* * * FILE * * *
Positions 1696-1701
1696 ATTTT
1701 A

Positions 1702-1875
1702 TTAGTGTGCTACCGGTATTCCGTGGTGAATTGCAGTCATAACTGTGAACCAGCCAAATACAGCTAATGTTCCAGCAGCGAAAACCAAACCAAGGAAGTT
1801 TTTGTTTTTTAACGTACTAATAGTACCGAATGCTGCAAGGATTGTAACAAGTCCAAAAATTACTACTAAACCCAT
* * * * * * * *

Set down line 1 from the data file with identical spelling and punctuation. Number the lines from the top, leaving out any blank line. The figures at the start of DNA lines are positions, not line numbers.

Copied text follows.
Positions 1696-1701